Fun With Fungi Wednesday at Nature Nights

Nature Nights
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Date: Wednesday, June 26
Time: 6:30 to 8:00 p.m.

Location: Vermilion Community College
1900 E. Camp Street, Room CL104

So many people have asked about mushrooms and other fungi and expressed their desire to learn more about them. This will be the year that Ely Field Naturalists connects those people with mycologist, Anna Gerenday, who will bring her knowledge of fungi to feed your interests. Studying fungi in 2019 starts next week at Nature Nights and also through some field explorations leading up to more in-depth studies during August and this fall.

In addition to Anna’s Nature Nights presentation, next week (weather permitting) there will be field trips to local areas to explore and collect and examine local fungi. Wednesday and/or Thursday mornings, Anna will join a carpool from the Ely Chamber of Commerce Parking Lot at 9:00 a.m. to noon.

Get to know Anna

“I am from Europe (Hungary) where wild mushrooms were commonly collected and preserved by drying for winter. I left Hungary when I was 15 and knew nothing about fungi except that I was not supposed to pick or eat the white ones that were white below the cap.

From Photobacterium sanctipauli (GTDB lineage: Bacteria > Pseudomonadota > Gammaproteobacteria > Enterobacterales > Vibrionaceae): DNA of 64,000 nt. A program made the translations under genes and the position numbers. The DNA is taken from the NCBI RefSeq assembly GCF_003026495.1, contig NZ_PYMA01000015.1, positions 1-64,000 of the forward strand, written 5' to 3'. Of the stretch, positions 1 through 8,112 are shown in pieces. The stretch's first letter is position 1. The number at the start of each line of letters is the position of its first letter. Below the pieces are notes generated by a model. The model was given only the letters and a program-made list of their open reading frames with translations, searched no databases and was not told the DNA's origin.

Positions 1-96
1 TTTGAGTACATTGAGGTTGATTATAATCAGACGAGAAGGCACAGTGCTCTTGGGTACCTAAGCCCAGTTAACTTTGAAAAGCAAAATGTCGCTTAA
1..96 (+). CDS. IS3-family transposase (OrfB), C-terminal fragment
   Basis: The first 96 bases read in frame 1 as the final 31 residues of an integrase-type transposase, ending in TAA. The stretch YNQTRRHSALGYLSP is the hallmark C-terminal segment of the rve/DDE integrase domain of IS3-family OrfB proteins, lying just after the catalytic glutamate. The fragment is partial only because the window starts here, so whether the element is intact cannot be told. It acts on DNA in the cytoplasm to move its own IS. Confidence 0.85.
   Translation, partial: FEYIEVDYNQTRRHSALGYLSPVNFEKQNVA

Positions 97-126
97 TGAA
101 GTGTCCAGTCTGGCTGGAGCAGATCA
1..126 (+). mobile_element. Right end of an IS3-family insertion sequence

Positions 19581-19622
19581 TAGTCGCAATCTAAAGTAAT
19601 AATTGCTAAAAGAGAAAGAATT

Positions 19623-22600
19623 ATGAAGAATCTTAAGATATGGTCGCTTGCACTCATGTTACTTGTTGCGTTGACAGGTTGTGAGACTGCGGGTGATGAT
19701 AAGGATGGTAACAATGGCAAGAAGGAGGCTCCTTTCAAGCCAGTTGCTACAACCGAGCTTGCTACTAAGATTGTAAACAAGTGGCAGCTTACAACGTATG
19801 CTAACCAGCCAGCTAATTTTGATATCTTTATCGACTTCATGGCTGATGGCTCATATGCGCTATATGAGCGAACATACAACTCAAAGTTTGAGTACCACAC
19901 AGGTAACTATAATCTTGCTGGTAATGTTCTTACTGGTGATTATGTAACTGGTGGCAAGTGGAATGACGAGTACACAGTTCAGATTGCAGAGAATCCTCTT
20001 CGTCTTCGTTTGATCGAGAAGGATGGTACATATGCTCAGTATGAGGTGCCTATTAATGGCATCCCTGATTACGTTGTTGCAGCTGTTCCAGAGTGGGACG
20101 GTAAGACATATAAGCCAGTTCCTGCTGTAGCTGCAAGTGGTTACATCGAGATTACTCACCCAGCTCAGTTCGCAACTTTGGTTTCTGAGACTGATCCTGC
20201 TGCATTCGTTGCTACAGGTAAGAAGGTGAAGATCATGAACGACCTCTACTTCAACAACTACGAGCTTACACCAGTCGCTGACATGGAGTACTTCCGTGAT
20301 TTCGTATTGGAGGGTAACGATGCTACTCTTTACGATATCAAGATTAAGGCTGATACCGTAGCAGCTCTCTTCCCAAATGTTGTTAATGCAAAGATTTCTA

I became interested in fungi in the 70’s while living in New Jersey. It all started on a balmy October afternoon while walking in the woods. I started noticing these strange creatures on the ground, and about a month later, I mentioned those weird mushrooms I had seen. At that party, a graduate student who was studying fungi, mentioned a local mycology club featured in the New York Times.

The New Jersey Mycological Association is where my mycological career began. As an active member, I attended many mushroom forays and mushroom lectures, served in official positions, attended workshops, and upon moving to Minnesota, I joined the Minnesota Mycological Society for more of the same. Although the mushrooms looked somewhat the same, Minnesota seemed like a foreign country. In Minnesota, I completed a masters degree in Botany and later assisted in developing a lab at the University of Minnesota. 

Along with increasing knowledge of Minnesota fungi came greater involvement in the MN Mycological Society. I served as vice president, president, newsletter editor and organized a national mushroom foray, and weekend forays. I worked with mycology students and faculty at the University and conducted fungi identifications at bioblitzes.

 I am now retired from my job in the Entomology Department. I am spending many days working in the Fungarium, and fueling my mycological interest in fungal conservation, in the amazing and ever expanding knowledge of the role of fungi in our lives and in the enormous role of fungi in our environment. “